Beginner's Guide: Dumbbells - Reboot Fitness Coaching

Beginner’s Guide: Dumbbells

The dumbbell is one of the most known and easily recognisable bits of kit in the gym, and was probably the first bit of gym equipment I ever used (not that I knew what I was doing with it…). But if you’ve never used a dumbbell before… like me when I started, you might have some questions, namely: “What are they?”; “What can I do with them?”; and “what weight dumbbell should I start with?”.

Below I’ll break down everything you need to know about them, along with some examples of exercises you can easily do to get started with this piece of equipment.


Typically, dumbbells look something like this:

They’ll have a bar in the middle (for most exercises this is the bit you hold onto), and then weighted ends that get bigger and smaller depending on the overall weight of the dumbbell.

Just to keep you on your toes, you’ll get one’s that look like thin discs; some that look like round balls (although these are pretty old skool); others that are hexagonal; and loads of novelty one’s inbetween.

The shape isn’t (that) important. It’s the weight that you’ll want to pay attention to (hold your horses! We’ll get to that in a bit…). But why even use a dumbbell?


Strength training is a GREAT idea if you’re aiming to lose weight and more importantly do more with your body, and the dumbbell provides one of the best ways to strength train.

Here are some of the benefits of training with dumbbells:

1. You can work your limbs independently – Dumbbells let you do exercises that target each limb individually. The reason that’s great is that you make each arm or leg do it’s own work and don’t have one side compensating for the other. Having one giant arm is great for opening jars. Not so good for finding jumpers that fit…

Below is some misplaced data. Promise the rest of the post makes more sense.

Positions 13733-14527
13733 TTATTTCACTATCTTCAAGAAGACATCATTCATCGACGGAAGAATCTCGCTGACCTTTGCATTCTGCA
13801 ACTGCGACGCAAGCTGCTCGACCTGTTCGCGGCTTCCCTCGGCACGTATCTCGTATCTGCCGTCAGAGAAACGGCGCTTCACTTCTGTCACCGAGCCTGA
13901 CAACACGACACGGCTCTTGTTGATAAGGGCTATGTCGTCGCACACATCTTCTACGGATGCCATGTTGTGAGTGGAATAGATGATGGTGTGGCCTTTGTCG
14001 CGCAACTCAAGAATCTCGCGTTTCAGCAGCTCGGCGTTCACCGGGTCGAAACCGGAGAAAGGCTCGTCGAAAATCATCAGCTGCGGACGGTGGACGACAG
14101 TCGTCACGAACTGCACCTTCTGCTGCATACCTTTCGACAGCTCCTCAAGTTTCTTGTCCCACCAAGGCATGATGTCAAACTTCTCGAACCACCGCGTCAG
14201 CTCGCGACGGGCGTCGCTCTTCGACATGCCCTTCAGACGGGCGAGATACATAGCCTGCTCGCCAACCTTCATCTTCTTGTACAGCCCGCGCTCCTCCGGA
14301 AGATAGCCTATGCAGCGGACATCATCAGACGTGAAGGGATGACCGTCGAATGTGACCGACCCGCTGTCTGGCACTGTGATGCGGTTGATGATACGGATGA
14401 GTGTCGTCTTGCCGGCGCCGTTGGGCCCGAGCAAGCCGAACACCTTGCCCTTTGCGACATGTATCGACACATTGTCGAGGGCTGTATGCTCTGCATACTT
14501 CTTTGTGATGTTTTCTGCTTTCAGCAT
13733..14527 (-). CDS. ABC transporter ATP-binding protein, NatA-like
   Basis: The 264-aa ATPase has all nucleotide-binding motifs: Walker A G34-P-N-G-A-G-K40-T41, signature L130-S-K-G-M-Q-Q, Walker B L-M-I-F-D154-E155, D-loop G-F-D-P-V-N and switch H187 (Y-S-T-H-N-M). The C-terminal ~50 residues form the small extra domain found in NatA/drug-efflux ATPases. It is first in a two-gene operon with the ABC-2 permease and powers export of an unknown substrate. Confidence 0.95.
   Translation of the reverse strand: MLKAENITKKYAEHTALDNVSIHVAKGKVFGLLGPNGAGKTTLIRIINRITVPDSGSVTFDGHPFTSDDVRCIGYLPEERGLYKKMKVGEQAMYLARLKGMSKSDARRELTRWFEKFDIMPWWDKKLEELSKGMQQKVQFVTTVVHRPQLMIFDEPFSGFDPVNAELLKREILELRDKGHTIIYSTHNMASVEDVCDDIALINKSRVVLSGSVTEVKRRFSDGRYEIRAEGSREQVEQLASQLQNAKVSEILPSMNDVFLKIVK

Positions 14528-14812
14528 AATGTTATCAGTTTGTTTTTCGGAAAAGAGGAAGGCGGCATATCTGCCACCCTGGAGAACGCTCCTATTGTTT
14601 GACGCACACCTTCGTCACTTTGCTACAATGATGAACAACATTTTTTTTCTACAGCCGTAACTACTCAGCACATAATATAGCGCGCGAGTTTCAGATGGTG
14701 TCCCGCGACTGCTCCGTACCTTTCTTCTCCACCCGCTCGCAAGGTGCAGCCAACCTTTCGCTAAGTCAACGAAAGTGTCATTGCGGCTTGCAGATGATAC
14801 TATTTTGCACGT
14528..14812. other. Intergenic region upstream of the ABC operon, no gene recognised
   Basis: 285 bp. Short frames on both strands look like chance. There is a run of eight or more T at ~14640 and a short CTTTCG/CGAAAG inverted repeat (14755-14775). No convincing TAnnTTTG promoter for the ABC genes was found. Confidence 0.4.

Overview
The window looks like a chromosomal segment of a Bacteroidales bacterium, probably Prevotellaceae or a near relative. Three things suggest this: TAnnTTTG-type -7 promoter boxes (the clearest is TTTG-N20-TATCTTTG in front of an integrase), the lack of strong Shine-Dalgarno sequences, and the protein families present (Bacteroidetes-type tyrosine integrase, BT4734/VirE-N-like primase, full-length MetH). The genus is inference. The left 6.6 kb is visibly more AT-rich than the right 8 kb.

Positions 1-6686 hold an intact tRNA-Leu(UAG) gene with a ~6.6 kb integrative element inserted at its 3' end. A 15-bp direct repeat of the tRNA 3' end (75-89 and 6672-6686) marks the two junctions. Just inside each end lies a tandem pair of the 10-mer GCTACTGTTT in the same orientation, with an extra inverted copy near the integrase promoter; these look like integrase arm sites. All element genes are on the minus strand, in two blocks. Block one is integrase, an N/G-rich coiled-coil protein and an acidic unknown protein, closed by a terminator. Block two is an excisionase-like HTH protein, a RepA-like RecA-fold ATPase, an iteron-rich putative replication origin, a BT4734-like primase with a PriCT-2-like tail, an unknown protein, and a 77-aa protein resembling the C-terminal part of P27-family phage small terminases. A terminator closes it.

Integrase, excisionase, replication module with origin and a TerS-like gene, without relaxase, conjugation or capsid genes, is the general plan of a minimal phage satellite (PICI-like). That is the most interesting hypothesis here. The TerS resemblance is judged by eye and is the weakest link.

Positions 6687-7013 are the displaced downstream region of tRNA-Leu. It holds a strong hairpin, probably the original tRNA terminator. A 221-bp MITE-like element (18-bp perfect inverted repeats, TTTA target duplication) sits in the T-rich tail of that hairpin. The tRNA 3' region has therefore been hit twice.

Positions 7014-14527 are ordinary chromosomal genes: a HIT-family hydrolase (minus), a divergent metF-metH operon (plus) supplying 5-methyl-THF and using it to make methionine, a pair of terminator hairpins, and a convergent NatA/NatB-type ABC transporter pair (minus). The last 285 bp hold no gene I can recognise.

2. You can move more freely – Using dumbbells allows you to adjust your hand position to make the exercise more comfortable/safe. A slight turn of the wrist when doing a dumbbell move can make the difference between: awkward, poorly executed reps that make you want to skip an exercise; and smooth, comfortable ones where you nail the move. Dumbbells let you make that adjustment.

3. Safer way to add weight – For some exercises, using dumbbells instead of barbells can be a safer option. Lets take single leg exercises for example. If you were to lose your balance… dropping some dumbbells on the floor is probably preferable to commando rolling out from under a barbell (less interesting to watch though I guess…)

4. Versatility – You can use dumbbells for hundreds of upper, lower and core movements. If the only kit you had was a few dumbbells (at an appropriate weight obviously…), you’d be pretty much set to train your entire body effectively.

5. Great if you’re short on space – Tying in with the point above, if you had one decent-sized dumbbell, you don’t necessarily need any other equipment. Therefore you don’t need much space to store stuff.

You don’t need much space to train in either. If you’ve got enough room to swing a cat (which is, of course, the universal way to measure space in a home), you’ve got enough room to do a full body dumbbell workout.


As I mentioned above there are hundreds of exercises you can do, but below I’ve shared 4 of the key ones you could use to to get you started.

1. Dumbbell Goblet Squat

2. Dumbbell Floor Press

3. Dumbbell Split Squat

4. Dumbbell Single Arm Row


In the Gym